9. Mr. Shelat, however, in this connection invited our attention to U.P. Electric Supply Co. Ltd. v. R. K. Shukla and another, [1969 - II L.L.J. 728]; (1969) 2 S.C.C. 400. In that case, applications were made by the employees of the U.P. Electric Supply Co. Ltd. after the company was taken over by the State Electricity Board, U.P., for retrenchment compensation under S. 6H(2) of the U.P. Industrial Disputes Act, 1947. It must at once be stated that S. 6H(2) of the U.P. Industrial Dispute Act,1947 is in pari materia with S. 33C(2) of the Industrial Disputes Act, 1947. There were number of applications and all these applications were contested inter alia contending that the Labour Court had no jurisdiction to entertain these applications because retrenchment of workmen and closure of establishment are matters falling within Second Schedule of the U.P. Industrial Disputes Act, 1947, and in respect of which, the Industrial Tribunal has exclusive jurisdiction. This contention found favour with the Supreme Court. In this connection it has been observed as under :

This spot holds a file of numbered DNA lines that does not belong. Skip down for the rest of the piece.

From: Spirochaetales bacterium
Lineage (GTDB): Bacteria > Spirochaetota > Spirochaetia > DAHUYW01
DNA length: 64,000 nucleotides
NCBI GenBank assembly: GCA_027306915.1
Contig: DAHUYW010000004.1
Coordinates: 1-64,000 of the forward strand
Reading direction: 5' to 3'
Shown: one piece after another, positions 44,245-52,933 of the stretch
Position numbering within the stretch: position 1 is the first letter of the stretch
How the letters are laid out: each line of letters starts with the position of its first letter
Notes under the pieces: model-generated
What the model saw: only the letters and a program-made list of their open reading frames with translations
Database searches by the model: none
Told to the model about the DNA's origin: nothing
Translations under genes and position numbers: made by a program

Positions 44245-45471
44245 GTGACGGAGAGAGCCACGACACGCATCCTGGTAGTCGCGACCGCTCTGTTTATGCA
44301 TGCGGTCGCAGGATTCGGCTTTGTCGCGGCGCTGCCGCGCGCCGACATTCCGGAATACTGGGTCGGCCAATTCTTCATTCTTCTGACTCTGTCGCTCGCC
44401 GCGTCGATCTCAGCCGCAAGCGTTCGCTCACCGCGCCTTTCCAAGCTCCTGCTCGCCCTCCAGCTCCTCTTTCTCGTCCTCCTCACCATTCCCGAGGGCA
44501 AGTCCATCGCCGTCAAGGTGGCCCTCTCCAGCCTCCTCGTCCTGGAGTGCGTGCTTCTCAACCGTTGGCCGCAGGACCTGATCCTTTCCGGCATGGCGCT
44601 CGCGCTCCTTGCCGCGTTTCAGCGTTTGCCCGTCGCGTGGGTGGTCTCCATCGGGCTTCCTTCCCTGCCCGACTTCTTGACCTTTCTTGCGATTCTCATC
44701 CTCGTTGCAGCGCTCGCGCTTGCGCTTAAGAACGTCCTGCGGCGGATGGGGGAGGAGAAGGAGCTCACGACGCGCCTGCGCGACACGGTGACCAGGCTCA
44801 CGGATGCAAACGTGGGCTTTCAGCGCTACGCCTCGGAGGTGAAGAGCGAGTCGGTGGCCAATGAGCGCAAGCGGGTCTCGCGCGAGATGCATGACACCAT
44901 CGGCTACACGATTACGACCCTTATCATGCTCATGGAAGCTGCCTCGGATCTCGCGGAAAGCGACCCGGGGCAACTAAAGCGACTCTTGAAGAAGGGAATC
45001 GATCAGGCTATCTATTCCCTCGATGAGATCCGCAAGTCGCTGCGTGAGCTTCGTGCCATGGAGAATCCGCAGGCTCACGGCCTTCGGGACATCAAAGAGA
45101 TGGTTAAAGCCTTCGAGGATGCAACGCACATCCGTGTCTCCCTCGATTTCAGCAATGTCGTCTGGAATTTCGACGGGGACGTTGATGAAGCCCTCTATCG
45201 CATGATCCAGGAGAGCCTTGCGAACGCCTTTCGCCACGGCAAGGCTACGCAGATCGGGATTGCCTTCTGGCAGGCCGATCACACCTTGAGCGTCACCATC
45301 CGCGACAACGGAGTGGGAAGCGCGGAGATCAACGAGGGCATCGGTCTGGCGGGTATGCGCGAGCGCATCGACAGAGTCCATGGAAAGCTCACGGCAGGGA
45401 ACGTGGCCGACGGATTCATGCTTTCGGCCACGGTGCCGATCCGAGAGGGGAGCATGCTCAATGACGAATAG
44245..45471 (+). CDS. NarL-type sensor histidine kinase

'Matters which do not fall within the terms of S. 33C(1) may, if the workman is shown to be entitled to receive the benefits, fall within the terms of S. 33C(2). If the liability arises from an award, settlement or under the provisions of Chapter V-A, or by virtue of a statute or a scheme made thereunder, mere denial by the employer may not be sufficient to negative the claim under S. 33C(2) before the labour Court. Where, however, the right to retrenchment compensation which is the foundation of the claim is itself a matter which is exclusively within the competence of the Industrial Tribunal to be adjudicated upon on a reference, it would be straining the language of S. 33C(2) to hold that the question whether there has been retrenchment may be decided by the Labour Court. The power of the Labour Court is to compute the compensation claimed to be payable to the workmen on the footing that there has been retrenchment of the workmen. Where retrenchment is conceded, and the only matter is dispute is that by virtue of S. 25FF no liability to pay compensation has arisen the Labour Court will be competent to decide the question. In such a case the question is one of computation, and not of determination, of the conditions precedent to the accrual of liability. Where, however, the dispute is whether workmen have been retrenched and computation of the amount is subsidiary or incidental, in our judgment, the Labour Court will have no authority to trespass upon the powers of the Tribunal with which it is statutorily invested.'